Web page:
So we’ve got the next batch of content uploaded and ready for you to check out. Here’s how you can access it
1) Login to your Udemy account
2) On the right hand side look for the ‘Announcements’ section.
In there you’ll find details about getting the password and free access link for the next course.
Material Currently Available
The material we’ve recently uploaded includes:
Section 6 – Gyroplane Aerodynamics
Section 7 – Gyroplane Performance
Section 8 – Gyroplane Weight and Balance
Section 10 – Aeronautical Decision Making
Section 11 – Weather
Section 12 – Weather Reports
Section 13 – Aeronautical Weather Forecast
We started off with these topics because for the most part they’re relevant to all students, not just those in the U.S. A lot of this content will also get added to the Basic Aeronautical Knowledge (BAK) course with some slight modifications.
So for example, Terminal Aerodrome Forecasts (Section 13) are used worldwide. There are some very slight differences between countries (e.g U.S uses miles, Australia uses metres for visibility) but the structure of the report is the same because they’ve been standardized by the ICAO – the International Civil Aviation Organization.
The same can be said for METAR’s & PIREP’s (Section 12) which are used worldwide. Again the structure is standardized, but some slight variations may exist in terms used.
For Students Outside The U.S
Obviously we can’t go through every single country and research the differences between things like weather reports and forecasts.
What we will say is that while the names may differ slightly from one country to the next, the type & format of reports and forecasts used will be very similar.
So what I’d suggest you do if you’re outside the U.S is the following:
1) Read through all the content provided.
2) For all the material in Sections 12 & 13, take what you learn and find the equivalent reports and forecasts for your own country and check for yourself how different they are.
For example, in Section 13 we talk about Area Forecasts and show a map of the U.S divided up in it’s regions. Your own country will have similar area forecasts available but you’ll need to determine how your own country is broken up into areas, and what differences exist in the way the forecast is formatted & presented.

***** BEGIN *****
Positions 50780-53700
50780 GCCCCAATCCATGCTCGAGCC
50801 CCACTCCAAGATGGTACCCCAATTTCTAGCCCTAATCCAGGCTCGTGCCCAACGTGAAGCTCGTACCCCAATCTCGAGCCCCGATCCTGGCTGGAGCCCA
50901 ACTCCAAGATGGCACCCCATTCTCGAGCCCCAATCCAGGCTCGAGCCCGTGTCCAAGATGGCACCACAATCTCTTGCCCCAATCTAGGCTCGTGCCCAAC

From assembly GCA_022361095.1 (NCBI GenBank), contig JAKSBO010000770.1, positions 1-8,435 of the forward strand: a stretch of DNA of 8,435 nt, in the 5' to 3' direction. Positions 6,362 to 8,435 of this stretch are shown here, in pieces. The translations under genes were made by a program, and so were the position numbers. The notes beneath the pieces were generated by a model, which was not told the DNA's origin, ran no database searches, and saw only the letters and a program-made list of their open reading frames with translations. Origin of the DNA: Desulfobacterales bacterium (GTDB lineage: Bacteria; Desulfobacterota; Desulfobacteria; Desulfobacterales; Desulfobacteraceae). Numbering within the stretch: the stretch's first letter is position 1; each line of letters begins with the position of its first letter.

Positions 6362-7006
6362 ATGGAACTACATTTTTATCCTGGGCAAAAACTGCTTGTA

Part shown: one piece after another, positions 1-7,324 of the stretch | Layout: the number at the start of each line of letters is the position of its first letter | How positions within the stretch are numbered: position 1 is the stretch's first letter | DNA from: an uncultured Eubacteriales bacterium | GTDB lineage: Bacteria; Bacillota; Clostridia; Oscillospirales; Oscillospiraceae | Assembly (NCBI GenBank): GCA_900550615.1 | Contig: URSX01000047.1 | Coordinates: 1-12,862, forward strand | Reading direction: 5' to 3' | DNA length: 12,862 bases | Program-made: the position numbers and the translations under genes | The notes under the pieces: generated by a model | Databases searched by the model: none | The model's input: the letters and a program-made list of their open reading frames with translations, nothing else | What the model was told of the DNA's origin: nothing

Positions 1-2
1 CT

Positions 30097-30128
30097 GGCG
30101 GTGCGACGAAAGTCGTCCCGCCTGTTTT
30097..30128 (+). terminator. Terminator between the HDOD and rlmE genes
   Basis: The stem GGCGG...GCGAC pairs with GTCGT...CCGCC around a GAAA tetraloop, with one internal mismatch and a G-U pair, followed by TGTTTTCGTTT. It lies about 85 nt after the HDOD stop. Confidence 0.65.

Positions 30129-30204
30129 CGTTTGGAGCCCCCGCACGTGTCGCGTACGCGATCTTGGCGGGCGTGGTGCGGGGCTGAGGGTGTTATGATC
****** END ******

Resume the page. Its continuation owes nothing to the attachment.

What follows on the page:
The key point is that once you’ve seen how it’s done in the U.S, I guarantee you’ll learn very quickly how its done in your own country – aviation tends to be very standardized around the world when it comes to reports and forecasts. It needs to be so that pilots can quickly adapt if they’re flying in new countries.
The one area that will differ is the sort of questions you get asked in your theory test. The FAA Sport Pilot theory testing certainly seems to expect more of its students in terms of answering questions regarding weather reports and forecasts than most other countries.
For example, in Australia weather is not actually covered in the BAK theory exam, but you may be asked questions about weather in your practical exam, particularly if you want to get your cross country endorsement.
Navigating The Published Content
Unfortunately one of the quirks of Udemy is that if a lecture has not yet been published, they leave placeholders in place rather than skipping to the next published lecture.
So from Sections 1 – 7 and for Section 9 you’ll see a bunch of slides which say ‘This lecture is in progress.’
To skip through these unpublished lectures, just look for the link in the top left which says ‘Back To Course’. This will take you back to the course outline where you can jump straight to the next published lecture.
Hopefully that all makes sense – if you have any questions, please fell free to contact us and send them thru.